Once again we take a look at the resurrection of Jesus Christ, the foundational event of the Christian faith.
In the midst of a discussion with some very religious people, Jesus confronts them saying,
… The works that I do in my Father’s name bear witness about me, 26 but you do not believe because you are not among my sheep. 27 My sheep hear my voice, and I know them, and they follow me. 28 I give them eternal life, and they will never perish, and no one will snatch them out of my hand.
He is only confirming what we have heard many times before – that not everyone will believe. Even among the religious there will be deceivers, many of whom have first deceived themselves. In those days it was Jews celebrating Hanukkah, in our day it might be Christians celebrating Christmas.
In Matthew Jesus spoke of weeds growing in the wheat field and bad fish that needed to be thrown out. Paul elaborates on the same theme to the Corinthian church in 1 Cor 11.
13 For such men are false apostles, deceitful workmen, disguising themselves as apostles of Christ. 14 And no wonder, for even Satan disguises himself as an angel of light. 15 So it is no surprise if his servants, also, disguise themselves as servants of righteousness. Their end will correspond to their deeds.
Lets not be surprised when the church disappoints us or seems to be veering off track. Some of it is intentional and motivated by those who never knew Jesus to begin with. As he put it in the Sermon on the Mount,
21 “Not everyone who says to me, ‘Lord, Lord,’ will enter the kingdom of heaven, but the one who does the will of my Father who is in heaven. 22 On that day many will say to me, ‘Lord, Lord, did we not prophesy in your name, and cast out demons in your name, and do many mighty works in your name?’ 23 And then will I declare to them, ‘I never knew you; depart from me, you workers of lawlessness.’
While in the act of healing a man blind from birth, Jesus makes the following declaration,
“4 We must work the works of him who sent me while it is day; night is coming, when no one can work. 5 As long as I am in the world, I am the light of the world.”
The first word that stands out is the first word, “We.” Jesus does not intend to act alone. Here I do not think he is referring to his Father, but to the disciples, who are to work alongside of him.
The next thing that stands out to me is the phrase, “night is coming, when no one can work.” At this moment there is no need to speculate as to when this is or will actually be. It is enough to know there is such a time coming, to motivate us. We will not be able to work whenever or for as long as we want. Procrastination may be a fatal error in this case.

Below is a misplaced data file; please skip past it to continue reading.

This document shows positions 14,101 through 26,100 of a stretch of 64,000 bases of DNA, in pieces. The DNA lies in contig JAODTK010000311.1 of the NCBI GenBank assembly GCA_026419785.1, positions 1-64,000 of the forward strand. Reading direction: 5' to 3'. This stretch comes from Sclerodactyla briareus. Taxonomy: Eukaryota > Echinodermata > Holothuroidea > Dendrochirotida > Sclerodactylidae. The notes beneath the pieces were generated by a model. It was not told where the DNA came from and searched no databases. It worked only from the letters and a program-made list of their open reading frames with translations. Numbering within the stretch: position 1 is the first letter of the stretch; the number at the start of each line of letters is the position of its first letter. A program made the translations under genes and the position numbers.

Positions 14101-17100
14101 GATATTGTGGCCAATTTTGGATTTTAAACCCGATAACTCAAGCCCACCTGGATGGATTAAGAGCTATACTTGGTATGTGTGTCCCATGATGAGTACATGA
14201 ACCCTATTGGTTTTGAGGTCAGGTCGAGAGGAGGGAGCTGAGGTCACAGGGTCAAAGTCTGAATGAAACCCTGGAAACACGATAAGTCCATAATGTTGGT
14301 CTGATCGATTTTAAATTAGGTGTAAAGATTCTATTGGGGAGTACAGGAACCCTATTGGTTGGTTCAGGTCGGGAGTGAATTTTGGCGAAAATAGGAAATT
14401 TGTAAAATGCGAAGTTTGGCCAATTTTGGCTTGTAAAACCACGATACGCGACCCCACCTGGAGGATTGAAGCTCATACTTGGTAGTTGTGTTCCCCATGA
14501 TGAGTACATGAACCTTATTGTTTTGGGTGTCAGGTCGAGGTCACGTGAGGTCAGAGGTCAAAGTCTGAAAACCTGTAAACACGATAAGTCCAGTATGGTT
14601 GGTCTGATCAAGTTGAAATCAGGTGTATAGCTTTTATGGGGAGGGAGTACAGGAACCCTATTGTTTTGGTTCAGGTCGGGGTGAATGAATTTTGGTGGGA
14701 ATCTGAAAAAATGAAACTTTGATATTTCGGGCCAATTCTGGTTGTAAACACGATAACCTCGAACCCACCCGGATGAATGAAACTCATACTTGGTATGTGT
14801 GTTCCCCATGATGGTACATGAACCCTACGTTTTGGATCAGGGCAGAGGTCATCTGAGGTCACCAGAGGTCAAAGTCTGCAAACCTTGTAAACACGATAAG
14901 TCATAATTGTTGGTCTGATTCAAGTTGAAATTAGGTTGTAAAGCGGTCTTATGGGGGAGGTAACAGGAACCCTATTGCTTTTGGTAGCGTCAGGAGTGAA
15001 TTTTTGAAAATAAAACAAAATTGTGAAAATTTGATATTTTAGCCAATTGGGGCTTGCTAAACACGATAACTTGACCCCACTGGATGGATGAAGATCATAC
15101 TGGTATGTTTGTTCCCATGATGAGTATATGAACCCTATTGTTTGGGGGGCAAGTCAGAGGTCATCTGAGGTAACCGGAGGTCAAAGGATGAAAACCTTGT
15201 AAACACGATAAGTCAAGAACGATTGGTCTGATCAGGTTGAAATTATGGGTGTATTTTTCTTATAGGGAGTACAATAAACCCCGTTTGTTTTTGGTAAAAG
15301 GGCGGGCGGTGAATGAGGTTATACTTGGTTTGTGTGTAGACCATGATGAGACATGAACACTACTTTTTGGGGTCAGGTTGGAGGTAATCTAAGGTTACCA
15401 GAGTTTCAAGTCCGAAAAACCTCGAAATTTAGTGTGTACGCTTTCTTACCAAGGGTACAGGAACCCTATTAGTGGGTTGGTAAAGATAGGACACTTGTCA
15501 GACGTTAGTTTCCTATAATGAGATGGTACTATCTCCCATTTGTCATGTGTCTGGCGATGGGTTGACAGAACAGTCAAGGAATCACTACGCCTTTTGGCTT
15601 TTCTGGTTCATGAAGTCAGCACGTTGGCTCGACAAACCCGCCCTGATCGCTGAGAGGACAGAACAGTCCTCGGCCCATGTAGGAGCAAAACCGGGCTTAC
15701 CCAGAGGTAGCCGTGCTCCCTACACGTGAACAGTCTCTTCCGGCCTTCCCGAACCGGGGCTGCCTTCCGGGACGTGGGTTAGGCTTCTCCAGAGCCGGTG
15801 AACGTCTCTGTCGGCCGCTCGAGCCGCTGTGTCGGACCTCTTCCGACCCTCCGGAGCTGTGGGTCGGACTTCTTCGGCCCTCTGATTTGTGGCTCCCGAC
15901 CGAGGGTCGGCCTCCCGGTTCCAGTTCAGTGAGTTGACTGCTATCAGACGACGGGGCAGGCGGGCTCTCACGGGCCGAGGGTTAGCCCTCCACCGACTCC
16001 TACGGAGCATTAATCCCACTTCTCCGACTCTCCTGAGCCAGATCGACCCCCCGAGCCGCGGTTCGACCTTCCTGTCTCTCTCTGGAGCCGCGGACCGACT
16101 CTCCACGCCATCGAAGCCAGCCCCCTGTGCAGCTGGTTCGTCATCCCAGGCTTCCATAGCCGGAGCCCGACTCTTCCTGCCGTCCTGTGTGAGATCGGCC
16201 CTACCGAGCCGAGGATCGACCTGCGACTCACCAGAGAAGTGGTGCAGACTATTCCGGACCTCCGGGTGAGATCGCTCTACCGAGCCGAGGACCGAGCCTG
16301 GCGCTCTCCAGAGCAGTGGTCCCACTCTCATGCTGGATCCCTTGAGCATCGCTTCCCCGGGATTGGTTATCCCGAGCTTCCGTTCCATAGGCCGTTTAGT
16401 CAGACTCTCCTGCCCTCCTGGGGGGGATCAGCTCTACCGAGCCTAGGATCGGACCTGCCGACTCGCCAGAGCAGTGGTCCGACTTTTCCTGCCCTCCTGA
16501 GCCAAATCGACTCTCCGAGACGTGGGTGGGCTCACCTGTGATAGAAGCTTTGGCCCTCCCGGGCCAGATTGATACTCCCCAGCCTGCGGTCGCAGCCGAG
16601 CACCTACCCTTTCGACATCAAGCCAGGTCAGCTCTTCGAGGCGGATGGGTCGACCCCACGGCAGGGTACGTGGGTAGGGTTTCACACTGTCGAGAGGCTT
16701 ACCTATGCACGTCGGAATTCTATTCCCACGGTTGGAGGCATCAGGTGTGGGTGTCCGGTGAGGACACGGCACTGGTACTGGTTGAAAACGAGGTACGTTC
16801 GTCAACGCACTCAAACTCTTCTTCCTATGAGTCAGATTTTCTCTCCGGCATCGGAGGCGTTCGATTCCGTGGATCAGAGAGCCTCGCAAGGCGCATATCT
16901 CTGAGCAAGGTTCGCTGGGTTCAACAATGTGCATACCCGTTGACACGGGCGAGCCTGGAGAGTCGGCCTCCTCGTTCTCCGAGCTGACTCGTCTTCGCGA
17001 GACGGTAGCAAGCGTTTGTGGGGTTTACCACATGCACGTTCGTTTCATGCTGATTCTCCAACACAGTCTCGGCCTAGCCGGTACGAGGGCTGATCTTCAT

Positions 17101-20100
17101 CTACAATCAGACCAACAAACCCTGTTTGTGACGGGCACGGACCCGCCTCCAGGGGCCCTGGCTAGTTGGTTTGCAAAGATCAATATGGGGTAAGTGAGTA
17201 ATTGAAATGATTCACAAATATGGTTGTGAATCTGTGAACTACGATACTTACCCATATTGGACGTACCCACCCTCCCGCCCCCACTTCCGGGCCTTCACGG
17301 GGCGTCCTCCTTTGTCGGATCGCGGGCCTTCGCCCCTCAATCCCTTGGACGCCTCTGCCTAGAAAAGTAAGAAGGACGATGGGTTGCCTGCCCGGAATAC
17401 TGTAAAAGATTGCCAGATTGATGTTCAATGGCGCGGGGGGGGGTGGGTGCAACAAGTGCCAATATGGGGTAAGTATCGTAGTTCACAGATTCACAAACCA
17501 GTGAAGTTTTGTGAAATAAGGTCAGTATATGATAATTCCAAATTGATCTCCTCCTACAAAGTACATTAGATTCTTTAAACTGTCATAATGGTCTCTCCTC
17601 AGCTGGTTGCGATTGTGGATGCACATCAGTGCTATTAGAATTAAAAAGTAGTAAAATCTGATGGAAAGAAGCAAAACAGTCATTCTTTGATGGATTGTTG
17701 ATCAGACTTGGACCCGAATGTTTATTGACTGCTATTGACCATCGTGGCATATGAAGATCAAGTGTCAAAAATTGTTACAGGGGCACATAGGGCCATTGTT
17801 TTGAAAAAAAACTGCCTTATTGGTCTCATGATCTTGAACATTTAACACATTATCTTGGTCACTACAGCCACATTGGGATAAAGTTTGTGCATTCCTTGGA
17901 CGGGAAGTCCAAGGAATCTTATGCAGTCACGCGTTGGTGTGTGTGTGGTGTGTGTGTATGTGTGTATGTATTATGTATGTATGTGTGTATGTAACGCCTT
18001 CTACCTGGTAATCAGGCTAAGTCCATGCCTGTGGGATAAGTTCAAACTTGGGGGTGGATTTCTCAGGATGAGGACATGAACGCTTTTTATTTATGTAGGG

Finally, I see the phrase, “As long as I am in the world,” which somewhat limits the statement, “I am the light of the world.” Jesus is not, or does not intend to be the light of the world in the same way forever. From this statement it seems he no longer fills that role at the present time, since he has left the world physically to be with his Father.
Are these then the days of darkness? Is there no light to be seen or by which to see? Well, not exactly. Jesus has left some light behind if we are prepared to accept the mission.
Remember that first word “We”? There is still work to be done and we are the ones to do it. If we need any further confirmation of this, we find it in the Sermon on the Mount, in Matthew 5:14-16.
14 “You are the light of the world. A city set on a hill cannot be hidden. 15 Nor do people light a lamp and put it under a basket, but on a stand, and it gives light to all in the house. 16 In the same way, let your light shine before others, so that they may see your good works and give glory to your Father who is in heaven.”
In John 8 Jesus first announced that he was the light of the world. In John 9, he added the stipulation that he was the light of the world as long as he was in the world. In Matthew 5, he tell his disciples that they are the light of the world and explains how they are to fulfill that function: Through their good works.
There are numerous reasons to serve Jesus in this world. One of them is this. He expects his light to shine through us, to be reflected off of us, to give the world some way of seeing him. The moon has no light of its own, but can only reflect the light of the sun. Nonetheless on a clear night, a full moon appears to be very bright. Let’s become experts in reflecting Jesus.